With March as a deadline to complete all the transactions, Ambani said banks would not have to take any haircut. Post restructuring, the new R.Comm would be left with only `6,000 crore of debt. Ambani said that the plan also had the blessings of China Development Bank. ‘This [debt reduction] is historical for any group or company in India and is the largest debt reduction in India. This will also be a showcase [for managing debt] for the rest of corporate India,’ said Anil. He further said the company had fallen into bad times mainly due to the crisis in the telecom sector, which saw many top companies losing money. ‘This is a crisis of India’s wireless telephone sector. It’s a cash guzzler and one has to have unlimited supply of cash to keep the business running. If a mighty group like the Tatas has to sell its wireless business for free then you can imagine the condition of the rest of the players,’ he said.

As per the plan approved by all Indian lenders, R.Comm would raise `25,000 crore by selling its spectrum and 43,000 towers. It would also sell its fiber optic network spread across the country and several Media Convergence Nodes, covering 5 million square feet, used for hosting telecom infrastructure. The company would also sell prime real estate located in New Delhi, Chennai, Kolkata and Tirupati.

The commercial development of the Dhirubhai Ambani Knowledge Centre (DAKC) campus would lead to reduction of R.Comm’s debt by a further `10,000 crore, with the special purpose vehicle holding the real estate assuming non-recourse long-term debt financing of the said amount, Ambani said.

The company received many offers from the potential buyers and an independent committee led by former RBI deputy governor S.S. Mundra oversaw the sale process. Ambani said that R.Comm’s bondholders would be put on a par with all other lenders, and even they wouldn’t have to take any haircut. The company would resolve all issues with unsecured creditors as well. Ambani, who was visibly happy as compared to the day of the news conference, on 2 June, said that he had not been aware of the IBC, the NCLT and even the SDR process till the company actually faced it.

‘I had no clue what an IBC, NCLT or SDR process was. Now that I have reasonable experience, we would work towards the goal that we will never, ever, ever face an IBC, an NCLT or an SDR process,’ Ambani said in the presence of his wife Tina and sons Jai Anmol and Jai Anshul.’ Immaterial of legal documents, the one mode of financing that is important is moral financing. I want to make sure that no one loses money and I firmly believe in protecting my name and the name of my father,’ Ambani said.

The Indian banks, who had not received any money from R.Comm for several quarters, were happy with the plan. Within days of Anil’s news conference, R.Comm and Reliance Jio announced a historic deal on Dhirubhai’s 85th birthday—that Reliance Jio would buy out R.Comm’s wireless infrastructure assets, including towers and spectrum. In a statement, both companies said that they had signed binding agreements and the proceeds would be used to repay bank loans.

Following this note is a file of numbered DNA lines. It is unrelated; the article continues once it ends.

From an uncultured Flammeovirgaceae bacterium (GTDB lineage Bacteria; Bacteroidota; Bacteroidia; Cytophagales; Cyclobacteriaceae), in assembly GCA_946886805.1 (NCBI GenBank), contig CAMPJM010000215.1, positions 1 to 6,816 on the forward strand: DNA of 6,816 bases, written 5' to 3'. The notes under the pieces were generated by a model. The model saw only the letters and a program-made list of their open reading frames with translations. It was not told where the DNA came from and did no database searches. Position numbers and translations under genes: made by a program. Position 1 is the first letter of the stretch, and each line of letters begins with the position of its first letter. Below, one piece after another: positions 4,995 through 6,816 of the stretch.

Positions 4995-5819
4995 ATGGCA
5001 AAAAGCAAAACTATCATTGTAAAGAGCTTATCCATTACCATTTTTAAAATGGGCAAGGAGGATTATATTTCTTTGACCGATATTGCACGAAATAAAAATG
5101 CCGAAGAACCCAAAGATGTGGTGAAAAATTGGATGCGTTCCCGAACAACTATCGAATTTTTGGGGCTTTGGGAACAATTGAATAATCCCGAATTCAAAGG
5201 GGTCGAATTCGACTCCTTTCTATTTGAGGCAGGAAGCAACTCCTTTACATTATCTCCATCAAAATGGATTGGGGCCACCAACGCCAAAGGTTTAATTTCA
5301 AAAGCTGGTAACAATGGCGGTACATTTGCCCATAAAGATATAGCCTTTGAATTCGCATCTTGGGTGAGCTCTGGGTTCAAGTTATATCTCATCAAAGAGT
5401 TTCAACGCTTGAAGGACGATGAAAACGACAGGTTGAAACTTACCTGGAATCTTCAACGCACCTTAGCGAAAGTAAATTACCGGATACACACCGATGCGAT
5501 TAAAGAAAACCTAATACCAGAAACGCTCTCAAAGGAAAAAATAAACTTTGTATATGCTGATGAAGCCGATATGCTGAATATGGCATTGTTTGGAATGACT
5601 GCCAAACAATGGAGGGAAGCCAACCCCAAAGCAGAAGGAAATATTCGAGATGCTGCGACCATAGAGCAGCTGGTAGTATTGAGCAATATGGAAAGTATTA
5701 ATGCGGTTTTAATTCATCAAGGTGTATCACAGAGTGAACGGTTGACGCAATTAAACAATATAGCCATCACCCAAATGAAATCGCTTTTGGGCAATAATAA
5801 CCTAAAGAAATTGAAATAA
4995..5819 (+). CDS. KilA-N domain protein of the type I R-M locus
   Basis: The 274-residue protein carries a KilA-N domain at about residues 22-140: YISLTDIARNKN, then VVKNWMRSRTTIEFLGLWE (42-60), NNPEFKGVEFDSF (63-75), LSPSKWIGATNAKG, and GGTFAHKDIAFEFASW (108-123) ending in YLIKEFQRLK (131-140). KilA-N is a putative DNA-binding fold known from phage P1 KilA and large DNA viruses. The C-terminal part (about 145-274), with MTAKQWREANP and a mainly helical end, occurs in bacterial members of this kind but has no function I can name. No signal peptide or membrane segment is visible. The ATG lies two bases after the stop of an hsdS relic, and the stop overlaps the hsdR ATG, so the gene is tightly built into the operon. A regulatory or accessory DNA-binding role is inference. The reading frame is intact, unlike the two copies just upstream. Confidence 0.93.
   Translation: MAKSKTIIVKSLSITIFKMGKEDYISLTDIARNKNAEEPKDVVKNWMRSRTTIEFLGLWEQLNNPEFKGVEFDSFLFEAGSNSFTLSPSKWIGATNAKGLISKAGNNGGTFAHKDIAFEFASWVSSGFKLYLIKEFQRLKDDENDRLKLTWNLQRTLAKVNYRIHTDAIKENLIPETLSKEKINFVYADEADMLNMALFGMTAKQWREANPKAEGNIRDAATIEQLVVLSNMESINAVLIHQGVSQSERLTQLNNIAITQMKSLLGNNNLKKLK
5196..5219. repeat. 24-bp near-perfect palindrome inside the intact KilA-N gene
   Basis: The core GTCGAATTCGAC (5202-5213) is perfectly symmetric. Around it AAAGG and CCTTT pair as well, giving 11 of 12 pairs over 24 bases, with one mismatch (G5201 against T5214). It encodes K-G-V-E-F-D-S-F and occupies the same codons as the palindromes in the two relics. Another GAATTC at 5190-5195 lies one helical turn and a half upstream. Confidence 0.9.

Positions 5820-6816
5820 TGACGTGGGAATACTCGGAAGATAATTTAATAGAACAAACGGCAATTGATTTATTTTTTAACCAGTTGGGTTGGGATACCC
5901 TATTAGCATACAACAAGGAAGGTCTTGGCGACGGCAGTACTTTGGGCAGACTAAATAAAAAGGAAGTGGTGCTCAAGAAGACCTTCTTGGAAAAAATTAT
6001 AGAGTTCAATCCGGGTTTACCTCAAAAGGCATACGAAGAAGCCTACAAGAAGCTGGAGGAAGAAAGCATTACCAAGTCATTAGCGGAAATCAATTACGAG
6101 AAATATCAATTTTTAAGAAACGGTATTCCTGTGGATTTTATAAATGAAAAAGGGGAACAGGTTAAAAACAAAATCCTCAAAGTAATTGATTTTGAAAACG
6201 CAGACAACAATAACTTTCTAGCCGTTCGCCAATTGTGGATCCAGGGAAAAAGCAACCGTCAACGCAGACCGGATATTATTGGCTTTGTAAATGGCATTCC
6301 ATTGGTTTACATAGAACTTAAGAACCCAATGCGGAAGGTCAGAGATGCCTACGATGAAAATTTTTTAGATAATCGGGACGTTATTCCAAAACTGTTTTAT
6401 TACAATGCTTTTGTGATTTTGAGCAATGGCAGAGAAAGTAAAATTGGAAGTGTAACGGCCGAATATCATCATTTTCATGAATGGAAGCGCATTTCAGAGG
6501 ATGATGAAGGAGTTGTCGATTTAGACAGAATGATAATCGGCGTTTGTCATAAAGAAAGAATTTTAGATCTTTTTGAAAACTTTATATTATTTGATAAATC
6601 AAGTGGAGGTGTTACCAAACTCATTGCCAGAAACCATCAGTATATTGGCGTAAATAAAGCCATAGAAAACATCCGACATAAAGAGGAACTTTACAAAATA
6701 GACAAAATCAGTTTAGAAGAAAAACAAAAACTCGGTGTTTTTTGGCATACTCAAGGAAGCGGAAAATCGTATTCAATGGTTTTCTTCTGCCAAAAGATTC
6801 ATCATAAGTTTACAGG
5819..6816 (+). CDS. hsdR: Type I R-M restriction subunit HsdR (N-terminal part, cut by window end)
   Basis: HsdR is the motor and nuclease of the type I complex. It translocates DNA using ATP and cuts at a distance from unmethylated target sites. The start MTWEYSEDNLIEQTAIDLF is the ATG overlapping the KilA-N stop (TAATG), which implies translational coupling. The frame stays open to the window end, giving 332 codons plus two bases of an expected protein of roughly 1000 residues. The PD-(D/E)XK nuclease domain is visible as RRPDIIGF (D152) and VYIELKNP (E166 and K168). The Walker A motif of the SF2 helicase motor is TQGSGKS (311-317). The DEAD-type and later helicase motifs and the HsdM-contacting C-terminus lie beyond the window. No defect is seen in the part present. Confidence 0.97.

‘RJIO emerged as the highest bidder in a transparent process conducted under the supervision of a high-powered bid evaluation committee, comprising experts from banking, telecom and law. The company will utilize the proceeds of the monetization of this cash deal solely for pre-payment of debt to its lenders,’ R.Comm said in the statement.

Jio agreed to acquire all telecom-related infrastructure. These assets were expected to contribute significantly to the large-scale roll out of wireless, fiber-to-home and enterprise services by them. Both companies said that the transactions would close in a phased manner over the next three months, ending in March 2018, subject to approvals from lenders. The deal would comprise cash payments, including deferred spectrum instalments payable to the Department of Telecommunication (DoT). By January 2018, R.Comm announced that it had exited the wireless telephony business as it was unable to run it anymore. This was the end of a strenuous chapter for Indian banks, who had been waiting for a long time to get their dues.


In spite of the March 2018 deadline to close the deal with Reliance Jio, there was no sign of the deal closing. While Indian public sector banks kept their cool, Ericsson lost its patience and moved the NCLT. In May 2018, the NCLT admitted Ericsson’s petition to start bankruptcy proceedings against R.Comm. NCLT Mumbai ordered R.Comm to pay `550 crore to Ericsson by the end of September 2018. R.Comm immediately moved the NCLAT in New Delhi, which stayed 138 Meltdown the proceedings in the NCLT. But the Tribunal reiterated that by September-end, Ericsson must be paid, or the entire deal with Jio would be reversed.

Ambani then decided to take the fight to the Supreme Court to appeal against the NCLAT observation. On 3 August 2018, a two-judge Supreme Court bench cleared the sale of telecom infrastructure assets of R.Comm to Reliance Jio. But the top court also made it clear that R.Comm would have to pay Ericsson, and Ambani would have to give a personal undertaking that R.Comm would pay its dues to Ericsson. The Supreme Court subsequently extended the deadline to 15 December after R.Comm sought an extension. When R.Comm applied to the DoT to clear the transfer of spectrum to Jio, the DoT showed no urgency to clear the application. On 31 December 2018, both R.Comm and Jio extended the validity of their one-year-old transaction to June 2019, as DoT clearance was still awaited. As the company failed to meet its deadline, Ericsson moved a contempt petition in the Supreme Court. On 7 January 2019, R.Comm said the Supreme Court had given four weeks’ time to file its response to the contempt petition filed by Ericsson.